NARS Commission Grants Permit For Ecological Station at Pu‘u Maka‘ala

posted in: September 2017 | 0

On July 31, the Natural Area Reserves System Commission approved a special use permit to the National Science Foundation (NSF) to establish a National Ecological Observatory Network (NEON) field site within the Pu‘u Maka‘ala Natural Area Reserve (NAR) on Hawai’i island.

NEON sites across the country have been established to collect data needed to study climate change, land use and invasive species impacts on natural resources and biodiversity. The Hawai‘i site “would provide data for NEON’s Pacific Tropical domain (Domain 20), and would be the only site representing this domain for the network,” according to NEON staff.

In 2009, NEON and the U.S. Forest Service took the NARS Commission by surprise when they announced that they planned to establish a site within the Laupahoehoe NAR, also on Hawai‘i. Commissioners expressed grave concerns about proposed construction in the NAR and encouraged the agencies to look elsewhere.

When NEON approached the commission this year to establish a site at Pu‘u Maka‘ala, its proposal was much better received, even though some construction is still proposed. The organization plans to build a 105-foot research tower fitted with various sensors, an instrument hut, and two-foot-wide walkways within the forested area, among other things.

At the commission’s July meeting, former NARS Commission member John Stinson told NEON representatives that when the organization and the Forest Service first informed the commission of its Laupahoehoe proposal, “we beat ‘em up

pretty badly. … You have to convince us that this has to be inside the NAR. I can see the advantage to NEON to have it in Pu‘u Maka‘ala, but what’s in it for NARS?”

Steve Ellis of the NSF replied that one of the missions of the NARS is to understand its natural resources. NEON helps serve that need, he said.

Hawai‘i island NARS manager Nick Agorastos said that while monitoring NEON’s work in the NAR will be a huge responsibility for him and his staff, he hopes the project will help him meet a laundry list of research needs. “We don’t have the capacity to do this kind of science. I am in favor of this,” he said. In addition to climate data, NEON is planning to collect information on bird abundance and diversity, mosquito and ground beetle presence, various soil properties, and how plant species vary seasonally, according to its permit application.

Commissioner Sheila Conant also pointed out that the Laupahoehoe NAR was unsuitable for a number of reasons, including the fact that there was no electricity to the site and a road in would have to be bulldozed. That’s not the case at Pu‘u Maka‘ala, where there is electricity as well as already disturbed areas where some of NEON’s infrastructure can be built.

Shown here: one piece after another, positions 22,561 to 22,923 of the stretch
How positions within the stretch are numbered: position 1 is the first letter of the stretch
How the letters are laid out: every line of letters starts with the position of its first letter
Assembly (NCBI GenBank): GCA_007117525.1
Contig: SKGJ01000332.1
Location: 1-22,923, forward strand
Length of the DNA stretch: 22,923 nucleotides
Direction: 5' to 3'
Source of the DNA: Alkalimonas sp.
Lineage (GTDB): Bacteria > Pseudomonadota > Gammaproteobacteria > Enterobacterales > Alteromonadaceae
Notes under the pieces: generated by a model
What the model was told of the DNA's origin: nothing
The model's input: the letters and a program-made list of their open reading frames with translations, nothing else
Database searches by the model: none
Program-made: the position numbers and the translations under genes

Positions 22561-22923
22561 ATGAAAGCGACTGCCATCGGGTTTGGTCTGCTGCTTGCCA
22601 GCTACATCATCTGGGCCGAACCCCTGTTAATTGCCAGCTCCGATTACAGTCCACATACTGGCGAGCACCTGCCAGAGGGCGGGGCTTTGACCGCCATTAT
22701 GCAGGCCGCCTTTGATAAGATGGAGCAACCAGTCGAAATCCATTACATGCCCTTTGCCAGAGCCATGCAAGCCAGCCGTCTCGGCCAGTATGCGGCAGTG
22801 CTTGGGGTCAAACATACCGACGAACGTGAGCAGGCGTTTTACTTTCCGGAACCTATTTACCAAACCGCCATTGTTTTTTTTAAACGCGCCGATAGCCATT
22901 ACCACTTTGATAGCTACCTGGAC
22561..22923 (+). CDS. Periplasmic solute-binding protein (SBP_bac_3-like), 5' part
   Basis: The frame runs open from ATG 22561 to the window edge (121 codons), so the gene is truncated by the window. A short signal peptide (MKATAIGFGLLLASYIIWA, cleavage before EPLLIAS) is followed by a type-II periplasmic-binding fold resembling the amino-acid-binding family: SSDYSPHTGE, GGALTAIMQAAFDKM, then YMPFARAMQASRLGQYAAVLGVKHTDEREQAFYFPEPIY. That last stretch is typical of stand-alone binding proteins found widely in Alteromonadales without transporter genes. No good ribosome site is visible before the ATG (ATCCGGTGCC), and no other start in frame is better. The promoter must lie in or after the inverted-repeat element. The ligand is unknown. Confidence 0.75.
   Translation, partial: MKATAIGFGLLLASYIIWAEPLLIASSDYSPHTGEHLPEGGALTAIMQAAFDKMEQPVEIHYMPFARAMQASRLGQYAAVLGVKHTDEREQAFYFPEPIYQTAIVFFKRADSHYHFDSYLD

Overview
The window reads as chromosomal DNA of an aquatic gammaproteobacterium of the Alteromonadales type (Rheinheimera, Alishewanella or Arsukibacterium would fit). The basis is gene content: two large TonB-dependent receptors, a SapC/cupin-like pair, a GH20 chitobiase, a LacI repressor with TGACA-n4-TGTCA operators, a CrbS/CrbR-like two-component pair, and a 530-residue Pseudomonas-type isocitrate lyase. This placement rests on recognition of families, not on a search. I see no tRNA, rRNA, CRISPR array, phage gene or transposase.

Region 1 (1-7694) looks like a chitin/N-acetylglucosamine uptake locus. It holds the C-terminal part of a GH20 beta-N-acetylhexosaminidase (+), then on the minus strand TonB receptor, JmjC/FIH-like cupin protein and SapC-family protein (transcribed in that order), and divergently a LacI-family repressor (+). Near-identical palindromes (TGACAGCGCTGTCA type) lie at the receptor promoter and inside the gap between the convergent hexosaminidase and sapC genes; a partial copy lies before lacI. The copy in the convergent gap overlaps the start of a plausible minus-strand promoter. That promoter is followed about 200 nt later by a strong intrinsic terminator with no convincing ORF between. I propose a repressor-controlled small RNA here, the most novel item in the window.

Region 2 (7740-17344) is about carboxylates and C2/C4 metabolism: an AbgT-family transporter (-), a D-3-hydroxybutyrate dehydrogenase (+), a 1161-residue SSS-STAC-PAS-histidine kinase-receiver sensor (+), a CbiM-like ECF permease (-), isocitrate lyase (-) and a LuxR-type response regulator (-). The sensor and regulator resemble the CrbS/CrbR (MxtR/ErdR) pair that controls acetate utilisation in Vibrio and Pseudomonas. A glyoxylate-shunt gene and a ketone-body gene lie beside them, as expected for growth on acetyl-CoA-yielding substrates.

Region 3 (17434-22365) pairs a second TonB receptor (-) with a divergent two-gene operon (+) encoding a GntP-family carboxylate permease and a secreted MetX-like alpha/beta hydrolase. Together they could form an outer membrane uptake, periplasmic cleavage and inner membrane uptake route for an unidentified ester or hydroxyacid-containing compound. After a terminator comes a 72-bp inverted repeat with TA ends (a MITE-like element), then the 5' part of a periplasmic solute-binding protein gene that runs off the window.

The commission chose to grant the NSF a 30-year permit on the condition that it be annually reviewed. The project still needs a Conservation District Use Permit from the state Board of Land and Natural Resources. The board is expected to vote on the matter at its September 8 meeting.

Construction of the tower is expected to take about six months. No trees taller than 15 feet will be trimmed. (For background on this, see “Commissioners Lambast NEON Reps for Surprise Selection of NAR Site,” from our October 2009



Commission Refrains from Granting

HECO a Permit to Remove Power Line


The Hawaiian Electric Company will have to wait a while before the NARS Commission is ready to grant the utility a special use permit to relocate nearly two miles of 70-year-old 11.5 kV power line that cut across the Ka‘ala NAR on O‘ahu. At the commission’s July meeting, HECO sought a permit to prepare the area ahead of the actual removal. Prep work included vegetation trimming to access trails to new power pole locations and to create a helicopter landing pad and staging area.

Although HECO’s permit application stated that there would likely be no significant environmental impacts from the project, commissioner Sheila Conant wasn’t so sure. The Ka‘ala NAR has such pristine, sensitive native habitat that boardwalks were installed long ago to prevent trampling.

“There’s a boardwalk for a reason,” she told HECO’s representatives, adding that she needed much more detail on the planned work and the kind of vegetation and native fauna (i.e., snails, shearwaters) that could be affected.

Hoping to avoid deferring permit approval to a future NARS meeting, DOFAW’s Emma Yuen asked whether the commissioners could get the details they desire from HECO representatives at that meeting. Although NARS staff had been working closely with HECO on the project, commissioners expressed their discomfort with the level of detail that had been included in the permit application, as well as their confusion as to whether the permit would cover just the prep work or the line removal, as well.

If it were the latter, the commission would definitely need more information, given the potential for serious damage during line removal. HECO representatives explained that in a best-case scenario, the poles are in good shape and remain upright while the line is slowly retracted using a pulley system. Should the worst case happen — a pole fails and the line falls to the ground — the line would immediately coil up, dragging the surrounding vegetation with it.

Given the lack of detail and the fact that the company still has to prepare an environmental assessment and habitat conservation plan for the $2 million project, the commission voted to defer the matter.

— Teresa Dawson

Leave a Reply

Your email address will not be published. Required fields are marked *